A while back, Samsung announced two new phones that focuses on the flexibility of the cameras. Samsung announced both the Galaxy A7 (2018) and also the Galaxy A9 (2018). The Galaxy A7 (2018) that we reviewed here has a total of 3 cameras – a main camera, an ultrawide angle camera, and a depth sensor. The Galaxy A9 (2018) ups the ante by introducing a total of 4 cameras – a main camera, an ultrawide angle camera, a depth sensor, and another 2x zoom lens.
Of course, Samsung upgraded other aspects as well – like the core specs, screen size, and the battery. So let’s take a dive into the Samsung Galaxy A9 (2018) and see what it is all about.
Upon receiving the new Samsung Galaxy A9 (2018) and looking at the box ourselves, we realized that the packaging design is somewhat different from the Galaxy A7 (2018) that we reviewed here. The A9’s packaging is much fancier, showing the back of the phone with a large debossed “A9”.
At the back of the box we get more details regarding the device. A few feature highlights at the top – quad cameras, Infinity Display, and also 128GB of internal storage. Then, there is also a list of specs shown here.
Opening up the box reveals the accessories box right away. Inside this box is where we can find the included TPU case and also some documentations alongside with a SIM ejector tool.
Under the accessories box is where we find the Samsung Galaxy A9 (2018) wrapped in plastic. Once again, the 3 main feature highlights are shown here.
Underneath the Galaxy A9 (2018) itself is where we can find everything else – the USB-C cable, the Samsung Adaptive Fast Charging plug, and also the earphones.
The Galaxy A9 (2018) already has a film screen protector pre-applied, by the way.
Let’s first look at what Samsung wants us to pay attention to – the back of the phone. The Galaxy A9 (2018) is one of those phones that follow the latest smartphone trends, and that is gradient colored smartphone at the back.
Samsung does it differently, though. The one we have with us for review is called the Bubblegum Pink that has a gradient that goes from a pale pink at the top to a dark pink at the bottom. There is a Lemonade Blue color option as well, which is lime at the top and dark blue at the bottom.
The Galaxy A9 (2018) is not a small phone at all as it has a 6.3-inch screen with the iconic Samsung 18.5:9 aspect ratio Infinity Display. And the displays are not curved, hence the phone does feel a lot bigger. Since it is boxier compared to its Galaxy S-series brethren, it feels thicker as well.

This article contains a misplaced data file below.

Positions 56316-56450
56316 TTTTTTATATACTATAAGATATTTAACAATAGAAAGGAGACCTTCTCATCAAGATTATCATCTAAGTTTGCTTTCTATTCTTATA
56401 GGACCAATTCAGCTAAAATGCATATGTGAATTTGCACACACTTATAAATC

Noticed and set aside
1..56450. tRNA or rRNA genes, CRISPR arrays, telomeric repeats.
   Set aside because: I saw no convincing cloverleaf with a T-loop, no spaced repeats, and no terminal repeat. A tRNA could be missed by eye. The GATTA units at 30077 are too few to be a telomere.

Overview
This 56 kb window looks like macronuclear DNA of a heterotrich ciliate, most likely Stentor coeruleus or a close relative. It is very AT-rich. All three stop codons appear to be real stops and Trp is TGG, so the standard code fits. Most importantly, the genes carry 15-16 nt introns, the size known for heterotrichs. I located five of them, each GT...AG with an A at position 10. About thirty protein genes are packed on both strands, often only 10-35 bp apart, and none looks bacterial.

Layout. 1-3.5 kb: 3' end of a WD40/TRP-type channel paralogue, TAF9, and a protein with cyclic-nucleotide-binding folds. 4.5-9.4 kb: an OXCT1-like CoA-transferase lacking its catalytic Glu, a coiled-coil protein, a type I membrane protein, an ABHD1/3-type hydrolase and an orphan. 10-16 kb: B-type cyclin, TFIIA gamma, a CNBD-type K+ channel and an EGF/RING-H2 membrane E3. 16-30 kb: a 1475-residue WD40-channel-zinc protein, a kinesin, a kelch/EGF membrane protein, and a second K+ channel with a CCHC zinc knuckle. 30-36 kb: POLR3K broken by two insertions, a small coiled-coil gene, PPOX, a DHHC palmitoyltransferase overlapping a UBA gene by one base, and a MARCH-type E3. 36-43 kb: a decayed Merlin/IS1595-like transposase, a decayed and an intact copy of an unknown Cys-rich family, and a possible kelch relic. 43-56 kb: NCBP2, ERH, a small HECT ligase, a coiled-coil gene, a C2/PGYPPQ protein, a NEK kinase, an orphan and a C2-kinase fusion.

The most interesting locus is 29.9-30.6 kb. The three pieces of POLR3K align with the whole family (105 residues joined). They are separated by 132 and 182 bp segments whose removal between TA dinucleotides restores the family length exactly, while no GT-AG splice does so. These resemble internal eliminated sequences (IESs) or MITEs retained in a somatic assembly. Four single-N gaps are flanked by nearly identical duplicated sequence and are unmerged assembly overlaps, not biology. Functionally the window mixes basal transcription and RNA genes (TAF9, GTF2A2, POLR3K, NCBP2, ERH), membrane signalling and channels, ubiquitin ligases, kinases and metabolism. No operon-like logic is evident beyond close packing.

The included TPU case does offer more than sufficient amount of protection since it is really thick. It does have a dark tint on it too, as opposed to many other smartphones that come with a transparent TPU case.
It even has a film screen protector pre-applied, so it does offer complete protection out of the box when you put on the TPU case.
The cutouts are excellent and offers a very comfortable grip on the hand. It does have the little dots that face inwards as well.
When I picked up the Samsung Galaxy A9 (2018), the first thing I realized is the fingerprint scanner placement. For the Galaxy A7 (2018) which is considerably smaller, has the fingerprint scanner on the power button at the side. For a bigger smartphone like the Galaxy A9 (2018), it is not viable to place the fingerprint scanner at the side – hence Samsung opted for something conventional.
In terms of wireless connectivity, Samsung once again went all out even for a mid-range smartphone. The Galaxy A9 (2018) supports 2.4GHz and 5GHz WiFi, NFC, and it also supports Samsung Pay.
Looking at the top of the Galaxy A9 (2018), we found a microphone and the card tray.
Opening up the card tray reveals that Samsung has made this tray pink as well. I honestly smile when I saw this – just because Samsung paid attention to these little details. The Samsung Galaxy A9 (2018) is able to take in a total of 3 cards at once – which is just excellent.
On the right side of the phone, we find the volume rocker and also the power button.
Looking at the left side, we found the Bixby button. This is rather interesting since the Galaxy A7 (2018) does not have a dedicated Bixby button.
At the bottom of the Galaxy A9 (2018) is where the usual 3.5mm audio jack, the USB-C charging port, a microphone, and also the speaker grill are found.
The Samsung Galaxy A9 (2018) comes with a beautiful 6.3-inch Super AMOLED display with Samsung’s pioneering 18.5:9 aspect ratio and has 2220×1080 pixels in resolution. Obviously, the Super AMOLED displays are as vivid and vibrant as its Galaxy S and Galaxy Note brethren too.
The display is nothing short of amazing, to say the least. Even for a mid-range smartphone, Samsung packed their best smartphone display into it. Same goes for the Galaxy A7 (2018) too, actually.